Implement Change - Reliability Pillar

Implement Change

Controlled changes are necessary to deploy new functionality and to ensure that the workloads and the operating environment are running known, properly patched software. If these changes are uncontrolled, then it makes it difficult to predict the effect of these changes, or to address issues that arise because of them.

Use runbooks for standard activities such as deployment: Runbooks are the predefined steps to achieve specific outcomes. Use runbooks to perform standard activities, whether done manually or automatically. Examples include deploying a workload, patching it, or making DNS modifications.

For example, put processes in place to ensure rollback safety during deployments. Ensuring that you can roll back a deployment without any disruption for your customers is critical in making a service reliable.

For runbook procedures, start with a valid effective manual process, implement it in code, and trigger automated execution where appropriate.

Even for sophisticated workloads that are highly automated, runbooks are still useful for running game days or meeting rigorous reporting and auditing requirements.

Note that playbooks are used in response to specific incidents, and runbooks are used to achieve specific outcomes. Often, runbooks are for routine activities, while playbooks are used for responding to non-routine events.

Integrate functional testing as part of your deployment: Functional tests are run as part of automated deployment. If success criteria are not met, the pipeline is halted or rolled back.

These tests are run in a pre-production environment, which is staged prior to production in the pipeline. Ideally, this is done as part of a deployment pipeline.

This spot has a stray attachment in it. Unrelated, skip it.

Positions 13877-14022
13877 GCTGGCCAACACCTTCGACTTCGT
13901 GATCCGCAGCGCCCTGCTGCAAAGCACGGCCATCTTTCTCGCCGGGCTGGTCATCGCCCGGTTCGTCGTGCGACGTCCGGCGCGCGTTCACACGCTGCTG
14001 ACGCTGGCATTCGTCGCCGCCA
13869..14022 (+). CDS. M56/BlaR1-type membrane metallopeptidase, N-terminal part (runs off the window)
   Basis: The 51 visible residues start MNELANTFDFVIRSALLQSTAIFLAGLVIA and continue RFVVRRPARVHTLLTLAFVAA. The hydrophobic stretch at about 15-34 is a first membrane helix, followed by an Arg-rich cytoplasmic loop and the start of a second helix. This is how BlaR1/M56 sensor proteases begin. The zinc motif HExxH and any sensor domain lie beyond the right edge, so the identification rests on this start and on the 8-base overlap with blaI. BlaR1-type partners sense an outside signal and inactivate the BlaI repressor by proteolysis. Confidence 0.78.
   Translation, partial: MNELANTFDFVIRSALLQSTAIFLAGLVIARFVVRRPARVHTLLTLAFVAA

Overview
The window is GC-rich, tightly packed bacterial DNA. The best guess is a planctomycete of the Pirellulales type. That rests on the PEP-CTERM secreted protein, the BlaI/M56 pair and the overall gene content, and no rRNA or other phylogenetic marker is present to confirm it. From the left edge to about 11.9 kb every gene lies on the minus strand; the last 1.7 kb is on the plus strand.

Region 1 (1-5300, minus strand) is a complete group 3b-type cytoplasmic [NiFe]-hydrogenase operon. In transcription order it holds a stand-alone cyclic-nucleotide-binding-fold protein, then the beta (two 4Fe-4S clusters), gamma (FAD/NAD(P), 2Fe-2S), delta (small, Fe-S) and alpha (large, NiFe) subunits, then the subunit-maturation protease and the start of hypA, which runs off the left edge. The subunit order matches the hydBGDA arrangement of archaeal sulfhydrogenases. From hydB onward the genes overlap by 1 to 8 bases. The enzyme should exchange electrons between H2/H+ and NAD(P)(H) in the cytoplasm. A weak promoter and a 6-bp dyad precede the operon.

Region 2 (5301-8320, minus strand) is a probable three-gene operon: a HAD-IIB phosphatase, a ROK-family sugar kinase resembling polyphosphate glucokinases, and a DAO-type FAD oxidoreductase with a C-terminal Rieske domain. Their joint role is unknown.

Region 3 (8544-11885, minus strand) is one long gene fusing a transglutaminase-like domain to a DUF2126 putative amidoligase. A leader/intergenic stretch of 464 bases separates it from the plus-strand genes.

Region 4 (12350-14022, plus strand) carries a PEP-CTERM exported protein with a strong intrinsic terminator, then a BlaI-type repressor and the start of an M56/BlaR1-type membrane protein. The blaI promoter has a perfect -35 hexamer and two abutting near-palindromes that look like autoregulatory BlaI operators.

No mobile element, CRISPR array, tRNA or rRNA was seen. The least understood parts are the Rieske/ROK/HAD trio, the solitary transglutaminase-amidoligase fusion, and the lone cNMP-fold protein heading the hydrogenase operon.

Integrate resiliency testing as part of your deployment: Resiliency tests (as part of chaos engineering) are run as part of the automated deployment pipeline in a pre-production environment.

These tests are staged and run in the pipeline prior to production. They should also be run in production, but as part of Game Days.

Deploy using immutable infrastructure: This is a model that mandates that no updates, security patches, or configuration changes happen in-place on production systems. When a change is needed, the architecture is built onto new infrastructure and deployed into production.

The most common implementation of the immutable infrastructure paradigm is the immutable server. This means that if a server needs an update or a fix, new servers are deployed instead of updating the ones already in use. So, instead of logging into the server via SSH and updating the software version, every change in the application starts with a software push to the code repository, for example, git push. Since changes are not allowed in immutable infrastructure, you can be sure about the state of the deployed system. Immutable infrastructures are inherently more consistent, reliable, and predictable, and they simplify many aspects of software development and operations.

Use a canary or blue/green deployment when deploying applications in immutable infrastructures.

Canary deployment is the practice of directing a small number of your customers to the new version, usually running on a single service instance (the canary). You then deeply scrutinize any behavior changes or errors that are generated. You can remove traffic from the canary if you encounter critical problems and send the users back to the previous version. If the deployment is successful, you can continue to deploy at your desired velocity, while monitoring the changes for errors, until you are fully deployed. AWS CodeDeploy can be configured with a deployment configuration that will enable a canary deployment.